The only organized race Ellie had ever run before was her neighborhood five-mile Turkey Trot on Thanksgiving. Undaunted, she created a disciplined training plan, getting up before 5 a.m. to run with her mom, who Ellie says “needed a little convincing to join her.” Ellie finished her first week with a tough eight-mile run. In preparation for the grueling hills in San Francisco, they made sure to run through hilly terrain on their progressively longer runs. Ellie sat down regularly to blog about her training on her AKF web page.
When the big day came, Ellie was ready. “It starts off with six miles that are pretty flat,” Ellie said. “Then you climb up the Golden Gate Bridge and cross to Sausalito where you run one mile downhill. That’s where you realize how hard the hills are going to be!” Ellie’s playlist for the run was “a very long, crafted playlist,” but her AirPods died and she ran without music for the last few miles. “It was so much fun,” Ellie said with a grin. “I got separated from my mom around the 13-mile mark, but it was a really cool feeling to be running alone absorbing the energy of the city. I remember getting really tired, but I had my name on my race bib and could hear people calling out, ‘Go Ellie.’” And she did, all the way to the finish line.
During the summer the AKF sent a film crew to Alexandria to shoot a video of Ellie to be shown at The Hope Affair gala. They shared many other stories of different kidney patients, and Ellie recalled seeing her story for the first time. “The gala was an unforgettable experience. I hadn’t seen the video and I was backstage while they were showing it, but they had a little screen for me to watch it on right before going onstage. It was really incredible to be honored and part of the event.” At the conclusion of the video, her father expresses hope for Ellie’s future. “Obviously, we never wanted her to go on this journey, but for her to turn a negative into a positive—I think is a really encouraging sign that she’s going to be okay.”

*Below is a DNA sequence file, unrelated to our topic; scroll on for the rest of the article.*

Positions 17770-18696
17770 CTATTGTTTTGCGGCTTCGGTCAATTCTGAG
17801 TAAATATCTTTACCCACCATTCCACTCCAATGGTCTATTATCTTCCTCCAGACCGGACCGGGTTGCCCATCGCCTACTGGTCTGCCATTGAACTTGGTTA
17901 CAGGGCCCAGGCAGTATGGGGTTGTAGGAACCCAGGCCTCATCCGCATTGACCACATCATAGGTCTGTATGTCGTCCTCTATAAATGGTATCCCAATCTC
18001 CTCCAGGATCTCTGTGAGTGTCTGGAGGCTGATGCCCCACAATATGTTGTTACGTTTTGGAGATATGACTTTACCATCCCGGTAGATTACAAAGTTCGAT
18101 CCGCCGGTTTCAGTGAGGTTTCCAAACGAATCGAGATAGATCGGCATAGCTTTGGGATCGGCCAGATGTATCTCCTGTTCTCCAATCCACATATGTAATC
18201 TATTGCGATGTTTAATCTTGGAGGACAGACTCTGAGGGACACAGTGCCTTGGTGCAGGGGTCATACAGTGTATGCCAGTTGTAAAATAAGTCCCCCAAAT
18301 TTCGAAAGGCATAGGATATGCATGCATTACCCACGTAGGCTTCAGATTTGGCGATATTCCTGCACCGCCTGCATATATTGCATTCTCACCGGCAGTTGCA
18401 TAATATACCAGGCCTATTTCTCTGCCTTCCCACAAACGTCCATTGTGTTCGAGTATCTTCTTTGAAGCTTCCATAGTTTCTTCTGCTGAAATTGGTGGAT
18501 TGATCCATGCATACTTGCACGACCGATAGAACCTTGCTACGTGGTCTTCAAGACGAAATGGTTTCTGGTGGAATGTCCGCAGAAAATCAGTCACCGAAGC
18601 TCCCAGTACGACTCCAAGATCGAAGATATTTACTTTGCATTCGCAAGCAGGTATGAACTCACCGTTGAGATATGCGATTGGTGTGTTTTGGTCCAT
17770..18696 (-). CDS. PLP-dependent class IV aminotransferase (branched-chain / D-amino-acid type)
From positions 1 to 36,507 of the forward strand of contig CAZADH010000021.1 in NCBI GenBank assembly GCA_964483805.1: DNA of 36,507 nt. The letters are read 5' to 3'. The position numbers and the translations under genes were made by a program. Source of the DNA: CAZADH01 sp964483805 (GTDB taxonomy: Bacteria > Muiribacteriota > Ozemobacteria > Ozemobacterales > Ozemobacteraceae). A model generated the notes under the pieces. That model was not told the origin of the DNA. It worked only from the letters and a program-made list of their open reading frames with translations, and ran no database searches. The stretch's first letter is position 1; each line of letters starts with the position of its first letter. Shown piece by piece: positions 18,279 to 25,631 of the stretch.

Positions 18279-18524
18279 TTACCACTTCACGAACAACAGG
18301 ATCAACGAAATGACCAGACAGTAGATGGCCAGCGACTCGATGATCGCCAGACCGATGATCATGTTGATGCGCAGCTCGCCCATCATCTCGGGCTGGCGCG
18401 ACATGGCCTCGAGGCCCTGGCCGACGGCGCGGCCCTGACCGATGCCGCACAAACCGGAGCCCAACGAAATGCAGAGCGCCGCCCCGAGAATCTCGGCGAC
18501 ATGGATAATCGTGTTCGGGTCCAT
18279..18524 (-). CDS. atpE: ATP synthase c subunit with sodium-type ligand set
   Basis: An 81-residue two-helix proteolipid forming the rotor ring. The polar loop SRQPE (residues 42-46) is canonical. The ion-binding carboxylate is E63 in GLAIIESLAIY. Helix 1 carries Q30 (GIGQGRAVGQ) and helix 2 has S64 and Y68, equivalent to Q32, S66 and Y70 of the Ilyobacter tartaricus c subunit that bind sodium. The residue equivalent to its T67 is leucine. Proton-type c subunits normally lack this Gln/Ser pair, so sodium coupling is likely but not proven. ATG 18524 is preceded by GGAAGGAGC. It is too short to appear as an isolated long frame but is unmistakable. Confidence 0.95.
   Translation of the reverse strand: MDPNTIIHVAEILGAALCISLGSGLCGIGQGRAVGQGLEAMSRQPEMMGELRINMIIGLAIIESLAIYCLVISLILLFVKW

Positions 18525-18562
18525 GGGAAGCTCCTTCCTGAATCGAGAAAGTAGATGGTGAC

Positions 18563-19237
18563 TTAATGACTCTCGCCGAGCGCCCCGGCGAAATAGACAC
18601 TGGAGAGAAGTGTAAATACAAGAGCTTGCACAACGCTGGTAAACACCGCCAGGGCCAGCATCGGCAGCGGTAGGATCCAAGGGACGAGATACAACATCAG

Claire Hanley ’25 back left and Elisabeth Carroll ’25 with the Girls on the Run.
All in the Family: Serving through Running
Claire Hanley ’25, caught the running bug from her mom and big sister, Ellie. She was so inspired, she went out for winter track last year and signed up for two local half marathons. As her love for running grew, so did her desire to share it in some way at school.
“I thought starting a Girls on the Run program at SSSAS would enable me to share my passion with other people,” Claire says with great enthusiasm. “I babysit and love being with little kids.”
Girls on the Run was started in Charlotte, N.C., in 1996, to help strengthen the confidence of young girls and underscore the important connection between physical and emotional health. In addition, the program places an emphasis on developing character, caring, and competence through lessons that include running and other physical exercises.
The program requires an adult supervisor, so Claire sought help in the Saints community. Three Lower School teachers stepped up to help her create and run the program, Franny Alston (third grade), Michelle Bruch (science), and Megan Grant (fourth grade). Saints parents Natalie Stemp and Jennifer Strickland also offered coaching assistance. When they sent out word that the program was available, more than 30 girls signed up.
Leading the program is not a small commitment. The ultimate goal was preparing for a Girls on the Run 5k on November 20, but there is more to it than running. “We have practices twice a week after school, during which we not only do running activities but also activities that teach them how to have a balanced lifestyle,” Claire explains. “Each practice has a different theme. It could be an activity focused on meditation, bonding, friendship, stretching, or a fun game, but it always ties back to the central theme. The program includes a service component, so the girls made baskets for children in the hospital and toys for animals in the shelter.”
Claire feels it’s been an amazing leadership opportunity. “It teaches these girls valuable life skills, and I’ve had some very meaningful conversations with some of them. They have good ideas for their age. I enjoy gaining insight into what they have to say, advising them, and collaborating with them. We work together to decide what’s best for our team and ensure everyone is having a good experience.”
So, will Claire do it again? Yes, definitely!